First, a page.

Who IS buried at GRANT’S TOMB?

by Kevin Walsh

It’s not who you think.

The last resting place of the 18th President, Ulysses S. Grant, and his wife on Riverside Drive on the Upper West Side has been the subject of NYC’s most infamous, and silliest, riddle over the years. The correct answer is that nobody is buried under the monument…Grant and his wife are, however, entombed here and are not six feet under. (That’s why it’s Grant’s Tomb, not Grant’s Grave.)

If you take a short walk up Riverside Drive, you will find a grave here.

It’s a small monument surrounded by an iron fence.

The story goes that St.Clair was playing on the rocks overlooking the Hudson River on the Pollock property, and fell to his death on July 15, 1797. He was five years old. When the Pollocks later sold the property, his uncle made the request that St. Clair’s grave,which was on the property, would always be respected. Though this part of NYC has been through many hands since then, St. Clair’s grave has always been marked.

It’s tied as the smallest cemetery (in effect) in Manhattan with another gravesite with a membership of one further downtown…


The General William Jenkins Worth Monument, on the triangle formed by Broadway, 5th Avenue, and 25th Street, not only is a memorial to the Mexican War general, but is, in fact, his gravesite. It was created by sculptor James Batterson in 1857. Since Worth died in 1849, his remains may have been transferred here.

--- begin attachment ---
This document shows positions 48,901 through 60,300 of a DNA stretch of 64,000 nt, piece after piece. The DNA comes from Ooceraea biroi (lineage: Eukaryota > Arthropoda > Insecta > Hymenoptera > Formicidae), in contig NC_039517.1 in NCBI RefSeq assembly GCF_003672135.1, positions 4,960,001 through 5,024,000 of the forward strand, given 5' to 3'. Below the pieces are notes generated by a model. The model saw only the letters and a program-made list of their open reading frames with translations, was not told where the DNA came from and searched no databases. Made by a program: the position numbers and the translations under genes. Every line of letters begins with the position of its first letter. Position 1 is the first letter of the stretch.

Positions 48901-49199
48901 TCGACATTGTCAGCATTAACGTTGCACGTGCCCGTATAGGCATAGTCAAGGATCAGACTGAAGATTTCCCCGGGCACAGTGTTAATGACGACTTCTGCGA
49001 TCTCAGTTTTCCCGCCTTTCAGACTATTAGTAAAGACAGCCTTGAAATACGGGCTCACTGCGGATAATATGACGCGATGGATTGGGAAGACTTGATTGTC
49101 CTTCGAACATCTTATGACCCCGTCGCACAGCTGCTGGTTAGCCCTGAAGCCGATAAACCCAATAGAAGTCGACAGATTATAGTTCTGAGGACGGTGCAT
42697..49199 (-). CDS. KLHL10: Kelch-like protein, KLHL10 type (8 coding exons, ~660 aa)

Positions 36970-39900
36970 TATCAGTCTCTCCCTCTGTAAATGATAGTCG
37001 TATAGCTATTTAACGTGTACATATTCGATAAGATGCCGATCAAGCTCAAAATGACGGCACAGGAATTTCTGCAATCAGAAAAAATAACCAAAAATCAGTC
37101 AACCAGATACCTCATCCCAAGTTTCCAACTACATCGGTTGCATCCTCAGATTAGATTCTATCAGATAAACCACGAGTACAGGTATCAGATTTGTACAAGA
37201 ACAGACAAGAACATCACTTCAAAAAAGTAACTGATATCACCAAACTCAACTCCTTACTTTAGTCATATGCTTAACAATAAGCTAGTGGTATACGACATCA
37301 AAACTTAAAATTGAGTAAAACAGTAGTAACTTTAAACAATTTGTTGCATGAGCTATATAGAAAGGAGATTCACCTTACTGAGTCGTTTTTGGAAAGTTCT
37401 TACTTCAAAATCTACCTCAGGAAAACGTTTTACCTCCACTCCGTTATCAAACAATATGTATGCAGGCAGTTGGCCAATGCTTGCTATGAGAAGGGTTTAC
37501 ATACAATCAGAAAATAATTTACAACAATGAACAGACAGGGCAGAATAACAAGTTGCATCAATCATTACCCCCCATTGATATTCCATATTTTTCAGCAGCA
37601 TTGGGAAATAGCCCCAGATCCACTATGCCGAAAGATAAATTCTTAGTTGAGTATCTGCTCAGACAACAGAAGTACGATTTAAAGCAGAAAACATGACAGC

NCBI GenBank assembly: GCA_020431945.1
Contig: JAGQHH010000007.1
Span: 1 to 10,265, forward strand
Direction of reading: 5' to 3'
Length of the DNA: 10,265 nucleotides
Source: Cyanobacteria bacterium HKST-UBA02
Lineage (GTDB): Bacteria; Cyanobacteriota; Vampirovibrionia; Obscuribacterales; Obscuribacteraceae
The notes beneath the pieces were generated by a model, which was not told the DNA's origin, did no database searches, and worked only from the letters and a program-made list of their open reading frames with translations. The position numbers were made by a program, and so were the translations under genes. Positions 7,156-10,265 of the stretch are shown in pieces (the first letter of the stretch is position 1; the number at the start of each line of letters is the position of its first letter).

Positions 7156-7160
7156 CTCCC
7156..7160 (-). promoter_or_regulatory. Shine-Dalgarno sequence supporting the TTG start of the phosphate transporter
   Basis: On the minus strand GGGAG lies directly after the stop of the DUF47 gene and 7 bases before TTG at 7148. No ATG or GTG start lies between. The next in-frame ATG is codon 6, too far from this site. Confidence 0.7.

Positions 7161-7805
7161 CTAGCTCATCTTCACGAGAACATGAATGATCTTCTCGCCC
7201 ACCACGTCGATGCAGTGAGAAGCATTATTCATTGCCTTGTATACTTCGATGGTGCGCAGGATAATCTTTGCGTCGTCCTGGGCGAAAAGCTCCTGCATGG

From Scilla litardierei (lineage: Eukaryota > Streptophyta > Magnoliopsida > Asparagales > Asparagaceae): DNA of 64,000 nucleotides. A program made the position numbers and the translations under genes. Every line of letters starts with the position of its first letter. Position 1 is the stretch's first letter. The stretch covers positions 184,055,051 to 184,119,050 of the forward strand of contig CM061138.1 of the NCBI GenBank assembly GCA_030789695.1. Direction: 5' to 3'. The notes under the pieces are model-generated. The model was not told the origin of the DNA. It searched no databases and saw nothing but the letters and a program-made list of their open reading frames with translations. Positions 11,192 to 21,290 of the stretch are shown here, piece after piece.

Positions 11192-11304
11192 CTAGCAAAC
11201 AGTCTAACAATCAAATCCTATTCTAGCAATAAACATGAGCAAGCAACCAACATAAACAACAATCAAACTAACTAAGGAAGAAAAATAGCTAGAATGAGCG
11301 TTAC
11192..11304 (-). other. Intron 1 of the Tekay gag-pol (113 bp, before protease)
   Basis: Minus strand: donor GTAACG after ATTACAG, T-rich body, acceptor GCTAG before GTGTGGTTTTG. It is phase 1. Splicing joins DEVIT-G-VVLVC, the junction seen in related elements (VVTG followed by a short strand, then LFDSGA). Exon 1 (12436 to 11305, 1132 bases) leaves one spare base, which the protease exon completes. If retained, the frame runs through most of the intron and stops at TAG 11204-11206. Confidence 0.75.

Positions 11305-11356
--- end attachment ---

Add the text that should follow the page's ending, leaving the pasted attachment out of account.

The iron gate surrounding the obelisk is famed among cast-iron connoisseurs.

According to some accounts, General Worth was “egotistical, truculent and insulting”, although he commanded ably in battles against the Seminole Indians and later in the Mexican War in 1848. He died of cholera in 1849 in Texas. Though he did not die in battle his is depicted on his obelisk with both his horse’s front hooves off the ground.

Though Worth was from Albany, NY and attended West Point and later commanded it, he is not especially connected with New York Cityl his best-known legacy is the city of Fort Worth. Yet, he is buried here, and a downtown street (Anthony Street) was renamed for him soon after his death.


The Street Book, Henry Moscow, 1978 Hagstrom.
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AIA Guide to New York City, White & Willensky, 2000 Three Rivers Press
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